Central Banks Haven't Made a Good Case for Digital Currencies: WSJ's Heard on the Street

Central banks are rushing into digital currencies without considering how the risks might outweigh any benefits, the column argues.

AccessTimeIconOct 12, 2020 at 12:51 p.m. UTC
Updated Sep 14, 2021 at 10:07 a.m. UTC
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Central banks are rushing into digital currencies without considering how the risks might outweigh any benefits, The Wall Street Journal said in its influential "Heard on the Street" column.

  • The column, which is widely read on Wall Street and beyond, noted a survey by the Bank for International Settlements earlier this year that found one-fifth of central banks will likely issue some form of digital currency in the next six years. This rush might lead to some serious problems, the WSJ column said.
  • Substantial risks to bank funding and financial stability should be weighed against trying to solve problems such as declining cash payments with a totally new, untested system instead of just trying to fix the existing structure.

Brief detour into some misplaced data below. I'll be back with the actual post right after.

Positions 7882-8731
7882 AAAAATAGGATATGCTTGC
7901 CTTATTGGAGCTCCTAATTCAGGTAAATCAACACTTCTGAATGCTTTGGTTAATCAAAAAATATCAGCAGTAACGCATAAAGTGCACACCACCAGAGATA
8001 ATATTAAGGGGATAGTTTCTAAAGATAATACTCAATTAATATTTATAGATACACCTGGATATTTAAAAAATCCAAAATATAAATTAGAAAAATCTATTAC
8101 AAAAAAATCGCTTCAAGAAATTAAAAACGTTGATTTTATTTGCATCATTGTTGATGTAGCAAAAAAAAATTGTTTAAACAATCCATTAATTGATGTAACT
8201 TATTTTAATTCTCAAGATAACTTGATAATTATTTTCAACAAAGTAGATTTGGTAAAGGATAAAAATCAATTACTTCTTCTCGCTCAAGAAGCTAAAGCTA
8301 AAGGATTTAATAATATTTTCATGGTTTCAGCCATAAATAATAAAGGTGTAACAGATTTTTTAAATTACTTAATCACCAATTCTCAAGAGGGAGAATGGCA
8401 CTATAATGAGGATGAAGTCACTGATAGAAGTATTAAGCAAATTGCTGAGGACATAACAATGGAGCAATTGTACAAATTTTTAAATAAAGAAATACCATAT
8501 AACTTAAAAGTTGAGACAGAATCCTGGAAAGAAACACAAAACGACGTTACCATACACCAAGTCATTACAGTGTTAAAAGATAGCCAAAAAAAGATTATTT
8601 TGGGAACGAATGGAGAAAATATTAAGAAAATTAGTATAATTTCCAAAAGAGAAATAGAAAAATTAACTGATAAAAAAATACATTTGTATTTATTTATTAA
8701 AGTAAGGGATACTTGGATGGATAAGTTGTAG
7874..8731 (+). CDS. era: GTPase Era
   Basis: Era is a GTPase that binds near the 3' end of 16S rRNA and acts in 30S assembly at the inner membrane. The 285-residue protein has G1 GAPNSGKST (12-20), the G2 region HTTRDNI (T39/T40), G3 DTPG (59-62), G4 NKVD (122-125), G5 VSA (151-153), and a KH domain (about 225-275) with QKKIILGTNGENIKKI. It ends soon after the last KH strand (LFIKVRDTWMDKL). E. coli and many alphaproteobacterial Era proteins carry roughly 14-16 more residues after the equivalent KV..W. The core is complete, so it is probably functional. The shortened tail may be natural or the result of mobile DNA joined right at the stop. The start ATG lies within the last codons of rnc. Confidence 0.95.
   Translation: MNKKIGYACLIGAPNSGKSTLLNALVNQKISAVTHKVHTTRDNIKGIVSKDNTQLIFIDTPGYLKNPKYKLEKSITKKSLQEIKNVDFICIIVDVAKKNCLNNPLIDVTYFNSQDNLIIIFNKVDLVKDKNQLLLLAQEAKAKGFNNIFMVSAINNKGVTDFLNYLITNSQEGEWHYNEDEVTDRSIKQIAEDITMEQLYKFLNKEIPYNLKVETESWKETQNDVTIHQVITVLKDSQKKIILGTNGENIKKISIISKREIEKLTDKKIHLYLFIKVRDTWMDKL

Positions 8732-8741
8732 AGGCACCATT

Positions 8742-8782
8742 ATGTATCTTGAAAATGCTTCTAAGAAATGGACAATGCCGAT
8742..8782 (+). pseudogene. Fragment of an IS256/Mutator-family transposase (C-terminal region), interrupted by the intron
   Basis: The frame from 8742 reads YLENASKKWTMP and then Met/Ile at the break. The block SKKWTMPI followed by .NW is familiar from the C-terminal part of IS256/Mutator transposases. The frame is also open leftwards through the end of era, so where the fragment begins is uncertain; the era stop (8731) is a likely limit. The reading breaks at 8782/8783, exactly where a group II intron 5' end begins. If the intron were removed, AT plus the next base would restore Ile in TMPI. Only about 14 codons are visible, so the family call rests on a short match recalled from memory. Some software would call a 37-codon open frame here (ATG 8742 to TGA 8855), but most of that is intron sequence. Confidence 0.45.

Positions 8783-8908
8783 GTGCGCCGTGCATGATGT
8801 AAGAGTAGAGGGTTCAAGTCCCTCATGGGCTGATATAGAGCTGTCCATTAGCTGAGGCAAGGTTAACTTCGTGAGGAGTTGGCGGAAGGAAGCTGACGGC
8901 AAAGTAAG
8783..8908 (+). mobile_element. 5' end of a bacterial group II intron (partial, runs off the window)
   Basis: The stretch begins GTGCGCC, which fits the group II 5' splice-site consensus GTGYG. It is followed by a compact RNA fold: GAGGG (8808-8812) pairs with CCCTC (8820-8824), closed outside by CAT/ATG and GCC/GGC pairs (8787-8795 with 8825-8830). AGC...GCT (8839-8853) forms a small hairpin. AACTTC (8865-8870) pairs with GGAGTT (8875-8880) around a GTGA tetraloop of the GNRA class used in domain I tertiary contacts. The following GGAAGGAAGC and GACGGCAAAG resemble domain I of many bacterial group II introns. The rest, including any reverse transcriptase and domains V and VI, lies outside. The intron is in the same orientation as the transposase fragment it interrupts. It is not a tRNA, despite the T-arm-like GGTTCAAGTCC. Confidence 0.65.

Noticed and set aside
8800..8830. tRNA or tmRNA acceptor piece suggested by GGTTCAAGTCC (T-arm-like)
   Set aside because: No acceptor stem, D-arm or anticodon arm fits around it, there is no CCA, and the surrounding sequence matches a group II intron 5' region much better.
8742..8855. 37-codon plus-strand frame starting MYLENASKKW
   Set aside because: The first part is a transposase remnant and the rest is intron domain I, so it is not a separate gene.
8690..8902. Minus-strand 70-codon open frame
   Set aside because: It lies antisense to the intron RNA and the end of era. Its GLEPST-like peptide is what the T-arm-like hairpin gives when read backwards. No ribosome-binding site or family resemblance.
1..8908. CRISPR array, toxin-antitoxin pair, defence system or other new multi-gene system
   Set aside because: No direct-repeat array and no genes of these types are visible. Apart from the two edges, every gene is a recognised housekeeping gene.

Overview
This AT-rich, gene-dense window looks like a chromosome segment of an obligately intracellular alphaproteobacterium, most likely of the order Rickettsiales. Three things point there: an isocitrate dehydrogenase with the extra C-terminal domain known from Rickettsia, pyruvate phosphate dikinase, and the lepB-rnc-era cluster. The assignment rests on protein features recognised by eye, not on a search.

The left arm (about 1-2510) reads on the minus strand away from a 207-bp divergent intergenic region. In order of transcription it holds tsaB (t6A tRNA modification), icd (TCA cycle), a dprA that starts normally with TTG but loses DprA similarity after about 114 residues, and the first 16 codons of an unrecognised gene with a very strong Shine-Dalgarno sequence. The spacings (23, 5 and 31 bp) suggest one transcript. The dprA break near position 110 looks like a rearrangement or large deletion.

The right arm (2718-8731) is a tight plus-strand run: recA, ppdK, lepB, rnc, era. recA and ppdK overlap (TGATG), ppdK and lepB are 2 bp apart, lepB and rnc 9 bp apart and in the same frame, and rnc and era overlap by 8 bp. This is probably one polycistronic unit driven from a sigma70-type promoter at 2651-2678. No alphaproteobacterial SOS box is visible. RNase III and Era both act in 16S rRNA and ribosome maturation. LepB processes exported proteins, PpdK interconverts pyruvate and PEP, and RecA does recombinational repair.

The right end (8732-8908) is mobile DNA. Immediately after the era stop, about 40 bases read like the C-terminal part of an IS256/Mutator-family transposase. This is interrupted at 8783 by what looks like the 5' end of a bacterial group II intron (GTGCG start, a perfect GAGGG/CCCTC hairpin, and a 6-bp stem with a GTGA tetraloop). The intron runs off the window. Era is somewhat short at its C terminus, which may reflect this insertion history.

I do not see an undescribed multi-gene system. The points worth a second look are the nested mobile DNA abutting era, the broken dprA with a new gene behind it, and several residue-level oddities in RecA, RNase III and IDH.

• Why, the column asks, create digital currencies to address the shift to digital payments when mobile apps and cards are already filling that need?
  • Digital currencies, with their security and anonymity, would make putting money in banks via deposits less attractive. This would reduce banks' most stable source of funding, leaving them much more vulnerable, the WSJ column said.
  • The only real benefit for digital currencies is security and privacy, and even that is against the interests of countries as it undermines their attempts to fight money laundering, according to the publication.


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